For the North Carolina Social Work Certification and Licensure Board, a process that began three and a half years ago—when ASWB let its members know that they would have until June 2021 to come into compliance with its exam use policy—ended in November. Governor Roy Cooper signed SB 537, legislation that amends the state’s social work practice act to require clinical social workers to take the Clinical examination after two years of supervised practice, rather than within two years of being issued North Carolina’s Licensed Clinical Social Worker Associate license. Typically, this license is issued to social workers with an MSW who are in the process of acquiring experience and supervision hours toward earning their Clinical license. The law goes into effect January 2021. According to ASWB Policy 2.1, “The Clinical exam has been developed for use as a licensure requirement by member boards that issue to individuals who have an MSW and two years (or commensurate experience as defined by the jurisdiction) of experience in clinical settings, licenses for the practice of Clinical Social Work.” Allowing licensure candidates to take the exam before that time can erode the exam’s reliability, and consequently its validity. Part of the process of ensuring validity includes maintaining high psychometric standards by gathering statistics on item (test question) performance. If the data collected is to be an accurate measurement of an exam’s performance, it’s critical that only test-takers with the intended education and experience take an exam. [caption id="attachment_83072" align="alignleft" width="595"] Rep. Sydney Batch, center, tweeted about the passage of a law amending North Carolina’s social work practice act. She is shown with, left to right, Rep. Graig R. Meyer; Kay Castillo, director of advocacy, policy, and legislation at NASW-NC; Rep. MaryAnn Black; and Valerie Arendt, executive director of NASW-NC.[/caption] As soon as ASWB set the exam compliance deadline, the North Carolina board began to review its practice act. “The board established an ad hoc committee to review the statute and the ASWB model law before proposing language to the entire board,” said Elizabeth Pope, the board’s executive director. During the next two years, stakeholder meetings were held, and the NASW-North Carolina chapter became involved to advocate for the amendment with the North Carolina General Assembly. During this process, ASWB provided the North Carolina board and stakeholders with background information about exam requirements in other jurisdictions as the jurisdiction considered ways to enhance practice mobility. Cara Sanner, ASWB regulatory support services coordinator, provided needed data, and Dwight Hymans, ASWB chief operating officer, attended a stakeholder meeting in 2018 to talk about ASWB exam validity and answer questions about the exam use policy. By early 2019, “I was spending several days a week in Raleigh,” Pope said. She had only just become the board’s executive director in January. “I learned a lot about how an idea becomes a law. It was enlightening; I was surprised at how political the process was.” Representatives Sydney Batch, Graig Meyer, and MaryAnn Black of the North Carolina General Assembly signed on as three of the bill’s primary sponsors. All three have degrees in social work. The board’s legal counsel was also involved throughout the process. The lawyer’s guidance and expertise proved critical, Pope said, especially because the bill’s path was not straight. The original bill did not pass through its committee hearing, “which resulted in the board regrouping and strategizing new avenues for getting the bill to pass,” Pope said. In April 2019, the bill was joined with bills concerning substance abuse counselors and licensed professional counselors. The combined bill passed the rules committee in May. It passed in the House with no opposition in August, passed in the Senate in October, and was signed in November. An additional provision of the new law is to limit to six years the time allowed for an individual licensed as an Associate to pass the Clinical exam and acquire clinical practice experience. Once the licensee has held the LCSWA for six years without passing the exam, the individual forfeits all supervision and experience hours accrued and must pass the Masters exam before beginning again to accumulate hours needed for the LCSW, the license required to practice clinical social work independently. “This was a long, drawn-out journey,” said Pope, “requiring the cooperation of many people with different agendas.” She advises other boards involved in similar pursuits to be prepared to be flexible. “While we didn’t land exactly where we would have liked to, I feel we did an excellent job at meeting the needs of all parties involved.” Despite the need for flexibility and the complex process required to get the new law in place, Pope feels that public protection remained at the forefront as the board sought to come into compliance with the exam use policy. “The big picture was the public protection that is provided by having an exam in place,” she said. “That was a motivator.” Hymans, who serves as the ASWB point of contact for the review process, says that of the 23 jurisdictions that were out of compliance when the 2021 deadline was announced, only nine remain in that status. Most of the nine jurisdictions are working with ASWB to make the needed changes that will bring them into compliance with the exam use policy by the deadline.  Some boards have made or will work to make changes to laws and regulations like North Carolina’s board did. Others are best served by requesting an exception to ASWB’s exam use policy. Hymans reminds member boards that ASWB is available to assist them: “We are always willing to talk to your board members and board staff to answer questions or concerns about compliance with exam policy.”  " ["post_title"]=> string(74) "North Carolina amendment brings state into compliance with exam use policy" ["post_excerpt"]=> string(0) "" ["post_status"]=> string(7) "publish" ["comment_status"]=> string(6) "closed" ["ping_status"]=> string(6) "closed" ["post_password"]=> string(0) "" ["post_name"]=> string(74) "north-carolina-amendment-brings-state-into-compliance-with-exam-use-policy" ["to_ping"]=> string(0) "" ["pinged"]=> string(0) "" ["post_modified"]=> string(19) "2019-12-19 09:23:23" ["post_modified_gmt"]=> string(19) "2019-12-19 13:23:23" ["post_content_filtered"]=> string(0) "" ["post_parent"]=> int(0) ["guid"]=> string(63) "https://www.aswb.org/?post_type=aswb_announcements&p=83071" ["menu_order"]=> int(0) ["post_type"]=> string(18) "aswb_announcements" ["post_mime_type"]=> string(0) "" ["comment_count"]=> string(1) "0" ["filter"]=> string(3) "raw" } [2]=> object(WP_Post)#2178 (24) { ["ID"]=> int(82941) ["post_author"]=> string(4) "4024" ["post_date"]=> string(19) "2019-12-19 09:20:12" ["post_date_gmt"]=> string(19) "2019-12-19 13:20:12" ["post_content"]=> string(6227) "ASWB presented awards to three long-term contributors to the regulation of social work at the 2019 Annual Meeting of the Delegate Assembly.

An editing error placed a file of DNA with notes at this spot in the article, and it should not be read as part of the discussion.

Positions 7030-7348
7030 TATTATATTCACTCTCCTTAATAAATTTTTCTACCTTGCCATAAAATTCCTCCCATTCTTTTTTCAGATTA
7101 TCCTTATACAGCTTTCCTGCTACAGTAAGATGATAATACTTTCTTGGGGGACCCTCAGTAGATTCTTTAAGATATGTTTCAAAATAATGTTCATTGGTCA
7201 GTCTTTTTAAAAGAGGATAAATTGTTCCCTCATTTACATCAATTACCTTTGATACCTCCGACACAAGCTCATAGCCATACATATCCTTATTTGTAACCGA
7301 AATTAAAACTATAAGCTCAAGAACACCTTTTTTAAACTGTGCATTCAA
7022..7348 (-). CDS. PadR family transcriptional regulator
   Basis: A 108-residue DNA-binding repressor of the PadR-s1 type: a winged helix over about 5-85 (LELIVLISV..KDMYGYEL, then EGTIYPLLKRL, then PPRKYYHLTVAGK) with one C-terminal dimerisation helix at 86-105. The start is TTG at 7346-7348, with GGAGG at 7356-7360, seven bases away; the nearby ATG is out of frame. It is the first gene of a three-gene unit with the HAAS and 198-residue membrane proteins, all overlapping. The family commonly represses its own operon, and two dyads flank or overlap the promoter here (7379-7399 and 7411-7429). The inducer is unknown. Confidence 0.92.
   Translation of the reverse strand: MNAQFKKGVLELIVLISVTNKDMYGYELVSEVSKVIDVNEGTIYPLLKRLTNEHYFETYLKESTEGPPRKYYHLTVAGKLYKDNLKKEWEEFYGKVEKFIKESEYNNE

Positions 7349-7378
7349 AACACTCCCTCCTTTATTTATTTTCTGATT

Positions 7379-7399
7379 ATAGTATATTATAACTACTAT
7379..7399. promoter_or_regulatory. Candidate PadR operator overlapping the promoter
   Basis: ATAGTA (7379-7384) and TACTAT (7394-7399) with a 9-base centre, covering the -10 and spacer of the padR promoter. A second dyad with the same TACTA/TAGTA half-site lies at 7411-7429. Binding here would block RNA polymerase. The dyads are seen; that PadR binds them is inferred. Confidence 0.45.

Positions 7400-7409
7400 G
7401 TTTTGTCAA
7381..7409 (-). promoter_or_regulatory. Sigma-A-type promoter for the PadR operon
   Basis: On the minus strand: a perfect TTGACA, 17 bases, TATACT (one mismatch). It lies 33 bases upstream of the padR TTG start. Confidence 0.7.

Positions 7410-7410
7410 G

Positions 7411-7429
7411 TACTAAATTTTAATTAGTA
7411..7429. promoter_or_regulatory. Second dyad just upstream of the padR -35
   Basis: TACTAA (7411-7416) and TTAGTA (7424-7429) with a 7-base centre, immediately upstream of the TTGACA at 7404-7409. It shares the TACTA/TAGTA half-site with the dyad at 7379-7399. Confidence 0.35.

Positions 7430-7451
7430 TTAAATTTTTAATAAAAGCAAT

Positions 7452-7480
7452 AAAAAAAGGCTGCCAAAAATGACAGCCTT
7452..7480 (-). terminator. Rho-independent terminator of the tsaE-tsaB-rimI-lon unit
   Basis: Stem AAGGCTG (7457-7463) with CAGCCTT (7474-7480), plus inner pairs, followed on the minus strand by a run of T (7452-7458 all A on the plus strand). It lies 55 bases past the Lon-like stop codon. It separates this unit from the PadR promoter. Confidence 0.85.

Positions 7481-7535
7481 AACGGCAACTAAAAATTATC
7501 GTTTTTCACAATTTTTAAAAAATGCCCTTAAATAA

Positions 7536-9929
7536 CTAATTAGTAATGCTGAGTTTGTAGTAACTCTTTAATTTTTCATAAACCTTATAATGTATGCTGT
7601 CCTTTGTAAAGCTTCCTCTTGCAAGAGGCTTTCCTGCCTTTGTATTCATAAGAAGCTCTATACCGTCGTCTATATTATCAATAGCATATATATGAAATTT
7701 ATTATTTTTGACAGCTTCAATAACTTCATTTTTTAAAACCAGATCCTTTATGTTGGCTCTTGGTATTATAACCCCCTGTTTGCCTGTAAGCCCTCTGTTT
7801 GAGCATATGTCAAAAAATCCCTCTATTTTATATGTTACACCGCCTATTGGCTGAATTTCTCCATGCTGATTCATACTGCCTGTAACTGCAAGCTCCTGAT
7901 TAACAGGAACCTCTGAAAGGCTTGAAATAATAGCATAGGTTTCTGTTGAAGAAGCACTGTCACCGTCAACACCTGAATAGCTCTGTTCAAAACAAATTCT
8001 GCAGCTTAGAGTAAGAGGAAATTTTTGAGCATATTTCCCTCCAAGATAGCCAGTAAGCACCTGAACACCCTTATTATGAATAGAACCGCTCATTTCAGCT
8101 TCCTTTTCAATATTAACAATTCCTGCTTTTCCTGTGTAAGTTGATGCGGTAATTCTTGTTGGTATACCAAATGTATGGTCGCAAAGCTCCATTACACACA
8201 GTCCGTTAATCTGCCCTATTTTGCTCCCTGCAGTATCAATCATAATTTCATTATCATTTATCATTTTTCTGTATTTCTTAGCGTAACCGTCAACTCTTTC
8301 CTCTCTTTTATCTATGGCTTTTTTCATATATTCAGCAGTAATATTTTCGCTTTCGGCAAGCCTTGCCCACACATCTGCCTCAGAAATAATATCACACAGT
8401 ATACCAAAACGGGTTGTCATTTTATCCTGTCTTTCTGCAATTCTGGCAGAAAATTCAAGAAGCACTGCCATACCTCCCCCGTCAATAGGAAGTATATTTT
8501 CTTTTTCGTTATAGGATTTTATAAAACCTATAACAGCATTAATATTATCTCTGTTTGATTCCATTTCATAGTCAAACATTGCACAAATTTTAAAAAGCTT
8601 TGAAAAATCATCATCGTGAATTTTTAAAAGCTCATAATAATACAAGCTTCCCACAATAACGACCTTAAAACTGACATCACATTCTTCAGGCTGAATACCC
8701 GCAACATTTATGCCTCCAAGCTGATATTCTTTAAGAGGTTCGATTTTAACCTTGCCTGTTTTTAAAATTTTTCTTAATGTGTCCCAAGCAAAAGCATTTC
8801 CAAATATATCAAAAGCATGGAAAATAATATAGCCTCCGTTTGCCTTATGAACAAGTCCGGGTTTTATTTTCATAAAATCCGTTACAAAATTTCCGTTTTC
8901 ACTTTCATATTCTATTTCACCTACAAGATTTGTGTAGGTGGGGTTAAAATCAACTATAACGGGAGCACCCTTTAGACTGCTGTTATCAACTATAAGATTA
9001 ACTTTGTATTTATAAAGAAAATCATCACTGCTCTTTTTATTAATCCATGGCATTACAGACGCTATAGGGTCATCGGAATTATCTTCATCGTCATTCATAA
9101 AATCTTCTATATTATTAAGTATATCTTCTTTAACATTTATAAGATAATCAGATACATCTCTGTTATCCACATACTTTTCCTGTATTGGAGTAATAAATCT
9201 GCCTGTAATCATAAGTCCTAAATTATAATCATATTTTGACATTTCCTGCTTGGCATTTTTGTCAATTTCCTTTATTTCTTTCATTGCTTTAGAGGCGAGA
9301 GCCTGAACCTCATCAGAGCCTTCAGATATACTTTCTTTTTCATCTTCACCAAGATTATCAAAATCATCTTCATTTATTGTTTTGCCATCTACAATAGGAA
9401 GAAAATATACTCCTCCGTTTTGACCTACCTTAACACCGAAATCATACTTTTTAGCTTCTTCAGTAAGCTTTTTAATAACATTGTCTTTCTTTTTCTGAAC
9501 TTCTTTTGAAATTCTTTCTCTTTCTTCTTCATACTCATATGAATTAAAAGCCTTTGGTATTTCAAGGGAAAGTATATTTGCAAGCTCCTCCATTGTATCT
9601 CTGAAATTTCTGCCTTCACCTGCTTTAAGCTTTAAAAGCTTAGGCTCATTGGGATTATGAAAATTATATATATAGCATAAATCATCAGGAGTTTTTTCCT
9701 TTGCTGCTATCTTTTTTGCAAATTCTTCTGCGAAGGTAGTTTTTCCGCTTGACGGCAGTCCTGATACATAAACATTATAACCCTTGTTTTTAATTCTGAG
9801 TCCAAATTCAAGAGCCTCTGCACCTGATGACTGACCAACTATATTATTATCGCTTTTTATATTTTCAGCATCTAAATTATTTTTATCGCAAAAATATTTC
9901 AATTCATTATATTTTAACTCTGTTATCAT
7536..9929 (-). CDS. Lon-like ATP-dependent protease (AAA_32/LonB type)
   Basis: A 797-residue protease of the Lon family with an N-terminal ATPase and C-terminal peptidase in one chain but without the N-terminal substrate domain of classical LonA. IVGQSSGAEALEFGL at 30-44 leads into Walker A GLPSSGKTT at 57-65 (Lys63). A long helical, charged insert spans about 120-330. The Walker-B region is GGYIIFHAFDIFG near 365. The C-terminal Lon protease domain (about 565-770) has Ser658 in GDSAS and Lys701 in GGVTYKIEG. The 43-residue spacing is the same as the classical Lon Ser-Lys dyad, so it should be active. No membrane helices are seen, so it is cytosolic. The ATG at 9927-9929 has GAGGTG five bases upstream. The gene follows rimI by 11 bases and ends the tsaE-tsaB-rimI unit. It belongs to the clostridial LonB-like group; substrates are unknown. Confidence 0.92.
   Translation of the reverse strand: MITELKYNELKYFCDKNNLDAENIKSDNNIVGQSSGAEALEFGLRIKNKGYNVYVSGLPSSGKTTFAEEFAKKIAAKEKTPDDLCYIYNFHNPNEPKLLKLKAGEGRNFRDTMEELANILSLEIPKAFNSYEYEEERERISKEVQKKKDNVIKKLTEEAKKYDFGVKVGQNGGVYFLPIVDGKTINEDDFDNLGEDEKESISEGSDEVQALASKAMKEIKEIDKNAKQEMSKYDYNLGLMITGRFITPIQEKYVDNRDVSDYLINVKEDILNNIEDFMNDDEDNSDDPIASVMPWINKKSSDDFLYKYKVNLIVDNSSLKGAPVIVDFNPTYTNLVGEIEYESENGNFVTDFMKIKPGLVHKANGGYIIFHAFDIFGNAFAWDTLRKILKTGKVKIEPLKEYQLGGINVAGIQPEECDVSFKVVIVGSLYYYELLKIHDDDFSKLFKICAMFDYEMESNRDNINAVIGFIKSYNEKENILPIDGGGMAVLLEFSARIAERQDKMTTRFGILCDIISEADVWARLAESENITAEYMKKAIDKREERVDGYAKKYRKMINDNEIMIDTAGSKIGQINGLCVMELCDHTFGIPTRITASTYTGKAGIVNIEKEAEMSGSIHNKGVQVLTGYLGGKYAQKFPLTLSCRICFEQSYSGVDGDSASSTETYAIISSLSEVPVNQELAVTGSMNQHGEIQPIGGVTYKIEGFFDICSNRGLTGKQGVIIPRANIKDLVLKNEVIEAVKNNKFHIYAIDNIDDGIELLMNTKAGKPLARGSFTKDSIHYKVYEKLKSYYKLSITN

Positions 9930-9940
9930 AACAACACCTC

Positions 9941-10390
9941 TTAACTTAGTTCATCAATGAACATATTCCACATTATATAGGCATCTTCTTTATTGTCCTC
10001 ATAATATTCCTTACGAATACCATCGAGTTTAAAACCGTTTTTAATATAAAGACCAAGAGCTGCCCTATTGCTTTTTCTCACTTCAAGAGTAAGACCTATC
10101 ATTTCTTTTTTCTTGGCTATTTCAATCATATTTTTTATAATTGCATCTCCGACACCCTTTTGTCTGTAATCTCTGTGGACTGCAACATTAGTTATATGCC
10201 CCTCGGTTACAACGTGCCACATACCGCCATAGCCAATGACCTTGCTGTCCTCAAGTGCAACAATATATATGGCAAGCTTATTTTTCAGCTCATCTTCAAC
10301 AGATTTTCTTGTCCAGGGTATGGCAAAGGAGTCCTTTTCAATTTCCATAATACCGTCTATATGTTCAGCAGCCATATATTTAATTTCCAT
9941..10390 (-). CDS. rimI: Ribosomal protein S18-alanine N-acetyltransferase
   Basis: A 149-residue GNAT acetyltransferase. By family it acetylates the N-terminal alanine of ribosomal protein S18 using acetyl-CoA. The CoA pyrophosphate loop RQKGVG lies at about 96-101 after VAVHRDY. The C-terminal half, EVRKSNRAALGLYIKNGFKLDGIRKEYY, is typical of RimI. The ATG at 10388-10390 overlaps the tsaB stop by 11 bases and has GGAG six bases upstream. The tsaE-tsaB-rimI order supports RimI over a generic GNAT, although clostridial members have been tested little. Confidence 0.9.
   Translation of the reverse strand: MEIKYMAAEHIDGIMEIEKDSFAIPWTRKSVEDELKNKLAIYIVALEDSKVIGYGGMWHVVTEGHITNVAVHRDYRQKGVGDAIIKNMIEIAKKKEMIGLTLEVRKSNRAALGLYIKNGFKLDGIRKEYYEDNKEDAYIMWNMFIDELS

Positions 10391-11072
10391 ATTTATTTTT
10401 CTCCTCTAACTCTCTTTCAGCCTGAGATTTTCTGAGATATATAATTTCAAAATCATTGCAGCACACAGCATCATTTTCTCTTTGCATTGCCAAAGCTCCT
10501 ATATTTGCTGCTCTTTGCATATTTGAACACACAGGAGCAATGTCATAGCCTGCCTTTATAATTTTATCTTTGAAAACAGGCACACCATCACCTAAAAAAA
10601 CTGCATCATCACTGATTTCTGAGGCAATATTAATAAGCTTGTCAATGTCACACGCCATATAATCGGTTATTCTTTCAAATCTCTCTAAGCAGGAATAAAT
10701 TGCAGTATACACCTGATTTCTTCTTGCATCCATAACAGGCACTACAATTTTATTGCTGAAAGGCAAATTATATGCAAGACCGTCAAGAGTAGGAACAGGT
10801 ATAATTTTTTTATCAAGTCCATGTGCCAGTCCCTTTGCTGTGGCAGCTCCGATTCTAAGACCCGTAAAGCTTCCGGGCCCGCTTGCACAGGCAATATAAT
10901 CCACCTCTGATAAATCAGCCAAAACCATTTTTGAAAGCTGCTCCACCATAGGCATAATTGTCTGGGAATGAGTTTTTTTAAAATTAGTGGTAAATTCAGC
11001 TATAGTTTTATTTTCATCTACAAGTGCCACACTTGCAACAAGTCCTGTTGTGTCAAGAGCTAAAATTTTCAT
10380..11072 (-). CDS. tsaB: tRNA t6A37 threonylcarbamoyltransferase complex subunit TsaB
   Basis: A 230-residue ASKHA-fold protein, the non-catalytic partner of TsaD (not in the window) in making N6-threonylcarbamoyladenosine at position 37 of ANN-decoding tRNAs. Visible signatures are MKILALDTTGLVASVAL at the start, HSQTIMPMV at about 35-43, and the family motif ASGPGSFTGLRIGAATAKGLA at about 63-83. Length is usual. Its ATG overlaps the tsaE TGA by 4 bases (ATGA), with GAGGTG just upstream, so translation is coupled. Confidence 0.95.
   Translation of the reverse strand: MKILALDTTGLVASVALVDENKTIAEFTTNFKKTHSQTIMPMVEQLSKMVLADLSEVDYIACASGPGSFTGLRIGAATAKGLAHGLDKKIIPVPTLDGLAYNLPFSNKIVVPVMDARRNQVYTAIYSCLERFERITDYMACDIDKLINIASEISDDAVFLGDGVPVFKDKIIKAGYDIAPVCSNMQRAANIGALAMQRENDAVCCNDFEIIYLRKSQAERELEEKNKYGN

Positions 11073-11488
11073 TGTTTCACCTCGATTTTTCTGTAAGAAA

Contributor Award